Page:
Alcohol is the most abused substance worldwide and a significant source of liver injury; the mechanisms of alcohol-induced liver disease are not fully understood. Significant cellular toxicity and impairment of protein synthesis and degradation occur in alcohol-exposed liver cells, along with changes in energy balance and modified responses to pathogens. Autophagy is the process of cellular catabolism through the lysosomal-dependent machinery, which maintains a balance among protein synthesis, degradation, and recycling of self.
Autophagy is part of normal homeostasis and it can be triggered by multiple factors that threaten cell integrity, including starvation, toxins, or pathogens. Multiple factors regulate autophagy; survival and preservation of cellular integrity at the expense of inadequately folded proteins and damaged high-energy generating intracellular organelles are prominent targets of autophagy in pathological conditions.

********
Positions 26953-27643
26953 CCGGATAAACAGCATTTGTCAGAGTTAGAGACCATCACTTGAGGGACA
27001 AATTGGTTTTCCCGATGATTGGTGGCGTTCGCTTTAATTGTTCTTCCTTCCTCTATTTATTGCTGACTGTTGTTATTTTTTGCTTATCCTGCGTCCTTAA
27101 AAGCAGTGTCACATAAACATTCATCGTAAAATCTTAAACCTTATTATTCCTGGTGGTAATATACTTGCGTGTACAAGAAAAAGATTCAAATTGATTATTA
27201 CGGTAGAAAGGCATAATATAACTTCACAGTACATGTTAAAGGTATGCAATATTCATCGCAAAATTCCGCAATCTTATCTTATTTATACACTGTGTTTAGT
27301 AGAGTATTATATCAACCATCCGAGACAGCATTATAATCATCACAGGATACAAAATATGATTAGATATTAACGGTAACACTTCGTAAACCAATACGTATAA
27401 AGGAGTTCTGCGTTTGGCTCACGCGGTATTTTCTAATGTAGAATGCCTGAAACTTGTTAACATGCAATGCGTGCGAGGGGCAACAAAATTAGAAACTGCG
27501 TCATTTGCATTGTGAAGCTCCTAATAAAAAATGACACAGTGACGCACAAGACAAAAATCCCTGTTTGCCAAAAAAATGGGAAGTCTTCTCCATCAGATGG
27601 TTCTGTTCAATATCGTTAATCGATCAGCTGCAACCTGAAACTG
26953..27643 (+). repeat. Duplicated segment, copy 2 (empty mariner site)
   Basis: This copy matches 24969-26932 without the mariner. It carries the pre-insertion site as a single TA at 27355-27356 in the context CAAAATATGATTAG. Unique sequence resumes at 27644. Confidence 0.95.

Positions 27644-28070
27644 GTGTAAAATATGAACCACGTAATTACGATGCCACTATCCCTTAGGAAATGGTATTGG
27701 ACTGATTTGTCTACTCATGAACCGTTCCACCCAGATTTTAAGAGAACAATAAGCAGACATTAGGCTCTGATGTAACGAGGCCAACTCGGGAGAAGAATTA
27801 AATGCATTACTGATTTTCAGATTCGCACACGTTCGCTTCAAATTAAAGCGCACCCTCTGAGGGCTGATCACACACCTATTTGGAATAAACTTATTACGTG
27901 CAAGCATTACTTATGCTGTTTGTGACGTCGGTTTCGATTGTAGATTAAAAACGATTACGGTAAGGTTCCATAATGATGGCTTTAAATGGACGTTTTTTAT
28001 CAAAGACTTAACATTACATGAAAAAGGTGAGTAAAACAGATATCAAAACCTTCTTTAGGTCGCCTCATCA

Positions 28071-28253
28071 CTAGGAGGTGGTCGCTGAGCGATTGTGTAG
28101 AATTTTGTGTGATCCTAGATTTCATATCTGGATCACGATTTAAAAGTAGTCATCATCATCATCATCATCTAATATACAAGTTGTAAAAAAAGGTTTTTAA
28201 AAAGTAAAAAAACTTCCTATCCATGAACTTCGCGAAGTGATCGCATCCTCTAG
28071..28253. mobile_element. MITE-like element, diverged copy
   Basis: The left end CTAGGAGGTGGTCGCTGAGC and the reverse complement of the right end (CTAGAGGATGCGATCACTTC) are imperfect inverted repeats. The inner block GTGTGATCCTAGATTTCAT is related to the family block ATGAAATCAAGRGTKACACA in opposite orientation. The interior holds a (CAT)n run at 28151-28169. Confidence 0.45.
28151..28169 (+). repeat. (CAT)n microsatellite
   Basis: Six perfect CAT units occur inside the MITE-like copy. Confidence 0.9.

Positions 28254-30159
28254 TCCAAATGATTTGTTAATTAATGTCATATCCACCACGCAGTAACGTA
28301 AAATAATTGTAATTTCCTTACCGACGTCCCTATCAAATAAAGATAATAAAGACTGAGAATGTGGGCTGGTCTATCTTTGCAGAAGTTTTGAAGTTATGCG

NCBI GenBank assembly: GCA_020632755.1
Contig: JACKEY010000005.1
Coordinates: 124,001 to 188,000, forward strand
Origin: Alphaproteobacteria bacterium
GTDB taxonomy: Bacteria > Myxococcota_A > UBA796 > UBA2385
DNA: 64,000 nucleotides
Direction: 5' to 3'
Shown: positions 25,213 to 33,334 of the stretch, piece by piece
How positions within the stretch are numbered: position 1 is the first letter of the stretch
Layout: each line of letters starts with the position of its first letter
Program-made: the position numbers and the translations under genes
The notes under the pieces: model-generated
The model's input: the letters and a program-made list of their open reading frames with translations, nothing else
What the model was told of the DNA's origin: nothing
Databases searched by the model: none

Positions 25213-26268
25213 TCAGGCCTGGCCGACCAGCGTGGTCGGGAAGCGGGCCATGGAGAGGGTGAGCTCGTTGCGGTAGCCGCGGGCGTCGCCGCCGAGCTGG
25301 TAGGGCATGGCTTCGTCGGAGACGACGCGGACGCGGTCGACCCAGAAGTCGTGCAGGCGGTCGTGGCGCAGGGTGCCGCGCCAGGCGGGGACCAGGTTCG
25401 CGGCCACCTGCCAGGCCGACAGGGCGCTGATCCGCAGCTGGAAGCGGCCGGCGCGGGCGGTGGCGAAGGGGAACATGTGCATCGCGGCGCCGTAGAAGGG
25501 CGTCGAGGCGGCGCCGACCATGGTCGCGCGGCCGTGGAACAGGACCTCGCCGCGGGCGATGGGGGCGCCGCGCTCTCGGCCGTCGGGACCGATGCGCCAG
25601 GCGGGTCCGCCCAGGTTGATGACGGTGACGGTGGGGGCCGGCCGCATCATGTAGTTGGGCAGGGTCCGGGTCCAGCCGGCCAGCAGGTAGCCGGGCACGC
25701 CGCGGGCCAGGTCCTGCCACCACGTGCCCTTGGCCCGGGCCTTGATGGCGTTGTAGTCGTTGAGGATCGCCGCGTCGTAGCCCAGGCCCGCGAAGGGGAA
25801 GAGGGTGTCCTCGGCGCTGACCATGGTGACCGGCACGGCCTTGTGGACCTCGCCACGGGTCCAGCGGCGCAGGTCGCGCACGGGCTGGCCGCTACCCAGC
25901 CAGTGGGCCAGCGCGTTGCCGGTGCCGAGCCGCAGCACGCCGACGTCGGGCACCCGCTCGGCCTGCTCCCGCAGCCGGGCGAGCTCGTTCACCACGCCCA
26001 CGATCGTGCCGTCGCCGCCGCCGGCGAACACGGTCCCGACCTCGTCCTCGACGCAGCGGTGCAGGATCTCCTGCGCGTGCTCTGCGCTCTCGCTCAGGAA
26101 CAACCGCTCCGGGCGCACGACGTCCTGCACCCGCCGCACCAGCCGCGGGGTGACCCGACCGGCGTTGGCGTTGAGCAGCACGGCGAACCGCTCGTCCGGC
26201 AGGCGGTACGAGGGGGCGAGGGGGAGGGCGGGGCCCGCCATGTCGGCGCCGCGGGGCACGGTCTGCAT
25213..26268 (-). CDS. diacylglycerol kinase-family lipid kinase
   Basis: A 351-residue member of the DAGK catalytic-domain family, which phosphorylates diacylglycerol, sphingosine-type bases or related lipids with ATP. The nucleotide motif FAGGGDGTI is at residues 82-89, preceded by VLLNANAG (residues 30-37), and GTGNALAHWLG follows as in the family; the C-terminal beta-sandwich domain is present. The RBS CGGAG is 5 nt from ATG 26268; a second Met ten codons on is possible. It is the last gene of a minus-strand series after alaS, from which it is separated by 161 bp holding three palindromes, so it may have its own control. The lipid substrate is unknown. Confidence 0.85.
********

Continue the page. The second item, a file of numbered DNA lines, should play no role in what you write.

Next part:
Coincidentally, inadequately folded proteins accumulate and high-energy generating intracellular organelles, such as mitochondria, are damaged by alcohol abuse; these alcohol-induced pathological findings prompted investigation of the role of autophagy in the pathogenesis of alcohol-induced liver damage.
Our review summarizes the current knowledge about the role and implications of autophagy in alcohol-induced liver disease.